xfs
[Top] [All Lists]

Re: XFS and write barriers.

To: Neil Brown <neilb@xxxxxxx>
Subject: Re: XFS and write barriers.
From: David Chinner <dgc@xxxxxxx>
Date: Sun, 25 Mar 2007 15:17:55 +1100
Cc: David Chinner <dgc@xxxxxxx>, xfs@xxxxxxxxxxx, hch@xxxxxxxxxxxxx
In-reply-to: <17923.34462.210758.852042@xxxxxxxxxxxxxx>
References: <17923.11463.459927.628762@xxxxxxxxxxxxxx> <20070323053043.GD32602149@xxxxxxxxxxxxxxxxx> <17923.34462.210758.852042@xxxxxxxxxxxxxx>
Sender: xfs-bounce@xxxxxxxxxxx
User-agent: Mutt/1.4.2.1i
On Fri, Mar 23, 2007 at 06:49:50PM +1100, Neil Brown wrote:
> On Friday March 23, dgc@xxxxxxx wrote:
> > On Fri, Mar 23, 2007 at 12:26:31PM +1100, Neil Brown wrote:
> > > Secondly, if a barrier write fails due to EOPNOTSUPP, it should be
> > > retried without the barrier (after possibly waiting for dependant
> > > requests to complete).  This is what other filesystems do, but I
> > > cannot find the code in xfs which does this.
> > 
> > XFS doesn't handle this - I was unaware that the barrier status of the
> > underlying block device could change....
> > 
> > OOC, when did this behaviour get introduced?
> 
> Probably when md/raid1 started supported barriers....
> 
> The problem is that this interface is (as far as I can see) undocumented
> and not fully specified.

And not communicated very far, either.

> Barriers only make sense inside drive firmware.

I disagree. e.g. Barriers have to be handled by the block layer to
prevent reordering of I/O in the request queues as well. The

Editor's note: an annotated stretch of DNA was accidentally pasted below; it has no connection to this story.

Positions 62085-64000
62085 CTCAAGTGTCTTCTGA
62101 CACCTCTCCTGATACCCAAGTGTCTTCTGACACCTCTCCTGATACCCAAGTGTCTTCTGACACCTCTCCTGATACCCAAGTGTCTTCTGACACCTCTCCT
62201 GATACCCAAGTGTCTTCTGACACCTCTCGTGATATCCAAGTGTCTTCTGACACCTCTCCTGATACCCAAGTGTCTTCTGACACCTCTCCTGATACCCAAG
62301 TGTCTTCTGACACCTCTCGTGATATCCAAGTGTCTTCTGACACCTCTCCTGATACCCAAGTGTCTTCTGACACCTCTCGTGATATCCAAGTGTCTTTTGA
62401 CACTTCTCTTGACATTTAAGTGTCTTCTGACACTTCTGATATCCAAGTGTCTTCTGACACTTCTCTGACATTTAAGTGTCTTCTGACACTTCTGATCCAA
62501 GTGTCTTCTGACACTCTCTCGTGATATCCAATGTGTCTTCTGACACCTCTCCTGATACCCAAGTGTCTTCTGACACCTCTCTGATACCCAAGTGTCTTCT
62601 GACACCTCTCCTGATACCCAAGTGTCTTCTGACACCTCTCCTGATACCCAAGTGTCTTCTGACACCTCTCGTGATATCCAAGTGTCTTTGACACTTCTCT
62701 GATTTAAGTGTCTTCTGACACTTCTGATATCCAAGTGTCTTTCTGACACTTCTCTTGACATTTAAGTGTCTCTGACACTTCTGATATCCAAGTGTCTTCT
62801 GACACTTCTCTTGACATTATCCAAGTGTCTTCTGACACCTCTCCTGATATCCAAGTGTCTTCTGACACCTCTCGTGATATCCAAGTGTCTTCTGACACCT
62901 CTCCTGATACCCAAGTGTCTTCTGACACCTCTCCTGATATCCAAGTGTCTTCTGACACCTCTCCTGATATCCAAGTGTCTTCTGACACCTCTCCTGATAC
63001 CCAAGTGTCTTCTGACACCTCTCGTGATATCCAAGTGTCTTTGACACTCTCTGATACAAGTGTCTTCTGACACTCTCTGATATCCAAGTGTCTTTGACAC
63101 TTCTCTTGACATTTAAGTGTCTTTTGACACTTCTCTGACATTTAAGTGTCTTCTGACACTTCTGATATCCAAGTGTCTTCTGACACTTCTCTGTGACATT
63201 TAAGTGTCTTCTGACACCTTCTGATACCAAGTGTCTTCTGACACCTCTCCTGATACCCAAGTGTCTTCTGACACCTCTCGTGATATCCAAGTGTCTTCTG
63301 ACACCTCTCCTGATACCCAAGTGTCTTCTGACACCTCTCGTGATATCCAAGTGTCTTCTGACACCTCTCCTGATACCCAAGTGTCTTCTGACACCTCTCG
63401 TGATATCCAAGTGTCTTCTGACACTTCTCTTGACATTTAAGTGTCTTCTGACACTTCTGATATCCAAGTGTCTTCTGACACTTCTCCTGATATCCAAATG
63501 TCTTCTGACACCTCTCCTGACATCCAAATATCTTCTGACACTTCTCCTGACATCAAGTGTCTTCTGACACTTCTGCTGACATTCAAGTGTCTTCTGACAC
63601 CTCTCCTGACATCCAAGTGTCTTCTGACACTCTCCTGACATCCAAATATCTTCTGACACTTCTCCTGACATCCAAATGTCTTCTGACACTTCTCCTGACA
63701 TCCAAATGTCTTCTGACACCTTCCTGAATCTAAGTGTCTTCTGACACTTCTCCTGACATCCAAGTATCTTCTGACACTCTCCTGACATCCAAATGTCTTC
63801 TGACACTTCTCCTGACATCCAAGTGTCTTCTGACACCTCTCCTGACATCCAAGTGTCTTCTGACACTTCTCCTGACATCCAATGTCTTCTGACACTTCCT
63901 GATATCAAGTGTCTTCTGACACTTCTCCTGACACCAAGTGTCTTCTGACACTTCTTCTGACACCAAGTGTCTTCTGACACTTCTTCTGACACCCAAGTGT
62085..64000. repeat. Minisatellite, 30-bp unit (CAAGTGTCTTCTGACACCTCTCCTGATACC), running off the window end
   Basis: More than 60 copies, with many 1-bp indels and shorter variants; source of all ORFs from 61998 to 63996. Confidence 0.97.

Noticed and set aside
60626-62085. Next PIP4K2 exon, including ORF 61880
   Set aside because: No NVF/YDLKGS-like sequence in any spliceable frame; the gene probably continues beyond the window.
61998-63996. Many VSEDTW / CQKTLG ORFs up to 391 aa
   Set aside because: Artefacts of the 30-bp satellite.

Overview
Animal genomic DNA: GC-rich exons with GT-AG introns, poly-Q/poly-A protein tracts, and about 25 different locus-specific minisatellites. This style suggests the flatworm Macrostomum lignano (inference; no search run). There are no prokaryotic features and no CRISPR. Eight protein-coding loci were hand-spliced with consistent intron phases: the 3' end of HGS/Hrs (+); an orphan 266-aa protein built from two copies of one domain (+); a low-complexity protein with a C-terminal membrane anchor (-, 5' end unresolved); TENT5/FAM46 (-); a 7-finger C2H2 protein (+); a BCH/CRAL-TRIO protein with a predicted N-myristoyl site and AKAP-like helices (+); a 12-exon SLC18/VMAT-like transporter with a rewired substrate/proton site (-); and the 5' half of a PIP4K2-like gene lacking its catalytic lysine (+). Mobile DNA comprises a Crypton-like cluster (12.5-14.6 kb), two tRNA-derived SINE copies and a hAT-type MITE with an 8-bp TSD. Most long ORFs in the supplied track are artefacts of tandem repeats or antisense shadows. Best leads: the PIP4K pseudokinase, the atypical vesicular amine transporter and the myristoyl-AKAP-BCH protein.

block layer is responsible for ensuring barrier I/Os, as
indicated by the filesystem, act as real barriers.

> Trying to emulate it
> in the md layer doesn't make any sense as the filesystem is in a much
> better position to do any emulation required.

You're saying that the emulation of block layer functionality is the
responsibility of layers above the block layer. Why is this not
considered a layering violation?

> > > This is particularly important for md/raid1 as it is quite possible
> > > that barriers will be supported at first, but after a failure and
> > > different device on a different controller could be swapped in that
> > > does not support barriers.
> > 
> > I/O errors are not the way this should be handled. What happens if
> > the opposite happens? A drive that needs barriers is used as a
> > replacement on a filesystem that has barriers disabled because they
> > weren't needed? Now a crash can result in filesystem corruption, but
> > the filesystem has not been able to warn the admin that this
> > situation occurred. 
> 
> There should never be a possibility of filesystem corruption.
> If the a barrier request fails, the filesystem should:
>   wait for any dependant request to complete
>   call blkdev_issue_flush
>   schedule the write of the 'barrier' block
>   call blkdev_issue_flush again.

IOWs, the filesystem has to use block device calls to emulate a block device
barrier I/O. Why can't the block layer, on reception of a barrier write
and detecting that barriers are no longer supported by the underlying
device (i.e. in MD), do:

        wait for all queued I/Os to complete
        call blkdev_issue_flush
        schedule the write of the 'barrier' block
        call blkdev_issue_flush again.

And not involve the filesystem at all? i.e. why should the filesystem
have to do this?

> My understand is that that sequence is as safe as a barrier, but maybe
> not as fast.

Yes, and my understanding is that the block device is perfectly capable
of implementing this just as safely as the filesystem.

> The patch looks at least believable.  As you can imagine it is awkward
> to test thoroughly.

As well as being pretty much impossible to test reliably with an
automated testing framework. Hence so ongoing test coverage will
approach zero.....

Cheers,

Dave.
-- 
Dave Chinner
Principal Engineer
SGI Australian Software Group


<Prev in Thread] Current Thread [Next in Thread>